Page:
Bad Beans: Why Coffee Can Hurt Your Smile (and What You Can Do About It)

by MikeMeehan 9/29/2016 3:56 PM

Each morning, entering the office, I fetch my “Good health starts here” travel mug and pour myself some coffee. To me, the habit isn’t entirely out of choice — read: excruciating caffeine withdrawals otherwise — but the antioxidants and beneficial nutrients in coffee are certainly a perk. The benefits to drinking coffee are many. Coffee can: Improve brain function and heart health Boost metabolism Lower risk for diabetes, dementia, cirrhosis, Alzheimer’s and Parkinson’s disease Be a good source of nutrients like riboflavin, pantothenic acid, manganese, potassium, magnesium and niacin Provide antioxidants like hyrdocinnamic acid and polyphenol (In fact, one study listed coffee as the number one source of antioxidants in the U.S. diet.) Unfortunately, coffee and teeth don’t go well together. You might even say coffee has stained its reputation with teeth. Why Coffee Stains Teeth If you were to magnify the tooth — enough to see the enamel — you’d discover a tooth isn’t made up of a single piece of enamel. It’s made up of many enamel rods. And we mean many: One tooth can contain anywhere from 5 million to 12 million enamel rods. On the surface of the tooth, the rods run parallel to one another, but deep down, they wind together. As it pertains to coffee — imagine enamel rods like bristles on a brush, just crystallized (because an enamel rod is a tightly packed mass of hydroxyapatite crystals). Now, imagine coffee seeping between the bristles. That’s kind of what happens with teeth, except it’s the pigment from coffee embedding itself in the rows of enamel rods. The pigment is responsible for the discoloration. And, unfortunately, the bad news doesn’t stop there. More Bad News If you prefer your coffee hot, you aren’t doing yourself any favors. Hot drinks tend to discolor enamel over time, as the temperature changes cause teeth to expand and contract slightly. This can make it easier for dark stains to penetrate between enamel rods. And no, it doesn’t help if you’ve lightened the color of the coffee with creamer and sugar; the coffee still contains the same pigments. Stains don’t just apply to coffee, either. For example, tea, red wine and soda can also stain teeth. In fact, some tea — like green and black tea — can stain teeth worse than coffee, because it contains higher amounts of tannins. Tannins are chemical compounds known for having a calming effect, but they also get stuck between enamel rods. So what does this mean for your future with coffee? If you’re like me, giving up coffee isn’t an option — read: excruciating caffeine withdrawals. Luckily, you have some other options. Five steps you can take include: Five Steps You Can Take to Lessen Coffee Stains Drink through a straw. While the amount of sugar in your Starbucks Frappuccino is nothing to smile about, the straw it comes with might be. Drinking through a straw lessens the contact of coffee with your teeth, and can cut down on staining. Rinse your mouth after you drink coffee. By rinsing your mouth out with water, you can neutralize your mouth’s pH levels. You can also use antibacterial mouthwash to loosen up particles on the teeth. Wait 30 minutes before brushing. It’s a good idea to wait 30 minutes after drinking coffee before brushing. Otherwise, you’ll dig acids deeper into your enamel. Have a brushing routine. Brushing and flossing twice a day can cut down on tooth stains. Schedule a professional cleaning once every six months. Your dentist can polish away built up stains, brightening your smile.         Coffee can be hard on the teeth. But it can be even harder to give up. And with September 29 being National Coffee Day, we don’t want to downplay the real benefits of drinking coffee in moderation. So wake up, smell the coffee and take the steps you need to protect your smile.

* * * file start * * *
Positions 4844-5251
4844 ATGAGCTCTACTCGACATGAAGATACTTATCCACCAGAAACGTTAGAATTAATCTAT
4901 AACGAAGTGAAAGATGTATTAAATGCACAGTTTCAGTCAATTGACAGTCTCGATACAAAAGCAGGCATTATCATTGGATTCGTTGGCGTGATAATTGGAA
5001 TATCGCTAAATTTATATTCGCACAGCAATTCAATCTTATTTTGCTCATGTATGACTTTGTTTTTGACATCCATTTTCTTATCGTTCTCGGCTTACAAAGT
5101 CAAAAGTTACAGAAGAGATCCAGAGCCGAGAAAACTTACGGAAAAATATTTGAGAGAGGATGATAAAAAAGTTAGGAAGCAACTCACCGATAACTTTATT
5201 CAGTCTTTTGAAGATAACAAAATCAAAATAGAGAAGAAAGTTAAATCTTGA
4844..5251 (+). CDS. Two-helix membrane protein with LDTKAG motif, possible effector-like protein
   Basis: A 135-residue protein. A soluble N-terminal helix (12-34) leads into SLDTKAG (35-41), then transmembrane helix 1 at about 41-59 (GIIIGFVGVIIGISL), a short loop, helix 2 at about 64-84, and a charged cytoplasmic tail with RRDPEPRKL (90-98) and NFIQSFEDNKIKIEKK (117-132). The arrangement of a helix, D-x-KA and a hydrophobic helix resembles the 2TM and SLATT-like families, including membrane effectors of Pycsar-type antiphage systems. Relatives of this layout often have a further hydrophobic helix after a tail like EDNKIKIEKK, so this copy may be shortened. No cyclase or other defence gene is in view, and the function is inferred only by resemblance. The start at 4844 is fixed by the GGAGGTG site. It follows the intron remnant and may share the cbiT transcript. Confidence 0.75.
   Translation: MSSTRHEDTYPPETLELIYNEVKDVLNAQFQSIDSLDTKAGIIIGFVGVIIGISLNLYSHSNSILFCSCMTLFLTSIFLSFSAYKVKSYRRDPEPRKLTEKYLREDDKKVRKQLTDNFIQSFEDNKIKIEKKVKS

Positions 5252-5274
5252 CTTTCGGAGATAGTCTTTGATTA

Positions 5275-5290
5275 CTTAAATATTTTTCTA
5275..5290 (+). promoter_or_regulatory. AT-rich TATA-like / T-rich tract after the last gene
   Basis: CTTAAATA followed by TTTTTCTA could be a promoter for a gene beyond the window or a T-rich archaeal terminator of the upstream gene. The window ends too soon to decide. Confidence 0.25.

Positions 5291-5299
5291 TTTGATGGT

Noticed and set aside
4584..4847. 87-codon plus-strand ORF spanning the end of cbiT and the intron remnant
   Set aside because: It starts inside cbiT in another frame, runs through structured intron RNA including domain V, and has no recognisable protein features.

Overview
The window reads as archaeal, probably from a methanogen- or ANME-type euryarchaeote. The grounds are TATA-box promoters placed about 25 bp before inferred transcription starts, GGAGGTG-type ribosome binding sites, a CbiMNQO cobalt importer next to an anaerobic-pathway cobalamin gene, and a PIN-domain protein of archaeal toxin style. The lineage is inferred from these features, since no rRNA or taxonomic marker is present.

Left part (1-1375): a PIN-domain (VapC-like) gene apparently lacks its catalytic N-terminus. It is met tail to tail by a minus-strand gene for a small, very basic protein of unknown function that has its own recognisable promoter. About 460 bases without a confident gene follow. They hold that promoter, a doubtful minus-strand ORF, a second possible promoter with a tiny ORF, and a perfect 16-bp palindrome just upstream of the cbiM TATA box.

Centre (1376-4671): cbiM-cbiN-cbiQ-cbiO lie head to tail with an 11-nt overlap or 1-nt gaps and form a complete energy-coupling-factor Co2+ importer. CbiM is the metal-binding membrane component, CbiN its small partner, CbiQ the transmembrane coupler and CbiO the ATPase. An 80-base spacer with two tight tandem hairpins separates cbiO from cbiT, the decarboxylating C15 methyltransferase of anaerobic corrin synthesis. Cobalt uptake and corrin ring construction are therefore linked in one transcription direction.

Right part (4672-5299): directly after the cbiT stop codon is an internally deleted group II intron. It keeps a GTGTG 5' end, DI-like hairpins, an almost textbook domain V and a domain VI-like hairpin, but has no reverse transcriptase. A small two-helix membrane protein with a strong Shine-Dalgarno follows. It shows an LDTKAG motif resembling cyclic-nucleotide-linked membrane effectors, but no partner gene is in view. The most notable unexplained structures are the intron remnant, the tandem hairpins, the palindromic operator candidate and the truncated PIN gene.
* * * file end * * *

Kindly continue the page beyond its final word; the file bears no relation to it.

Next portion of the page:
Six ways to reduce the effects of sport drinks on your teeth

by MikeMeehan 7/22/2016 4:33 PM

Summer is here and that means getting more outdoor exercise like walking, hiking and biking. To quench their thirst, many people turn to sports drinks, but may be unaware of the harm that these beverages can have on teeth. The acid levels of sports drinks can cause damage to teeth by softening tooth enamel and exposing the softer material underneath. When tooth enamel becomes damaged, teeth become more sensitive to hot and cold temperatures, and more vulnerable to cavities and tooth decay. Since tooth enamel can’t be regrown, its loss is irreversible. Sports drinks may be needed to replace electrolytes after long, high intensity workouts, but for light to moderate exercise, water is still the best drink for rehydrating. If you do reach for a sports drink, follow these tips to minimize the effects on your teeth: Dilute with water to reduce concentrated sugar levels Drink out of a straw to minimize contact with teeth Drink in moderation Chew sugar-free gum after drinking to increase saliva flow, which helps return acid levels to normal levels Rinse your mouth with water to keep excess drink from collecting on teeth Wait 30-60 minutes before brushing, since the toothbrush could spread acid around the mouth and cause further damage to teeth These tips will help keep your oral health in shape as you work towards improving your overall physical health through exercise.

Savor Your Health, Consume Smart

by Noelle Reinhold 3/23/2016 2:32 PM

It is said that you are what you eat. And, for some that’s a pretty scary thought – especially after just downing another large value meal from a fast food establishment, simply because it was convenient.... more...


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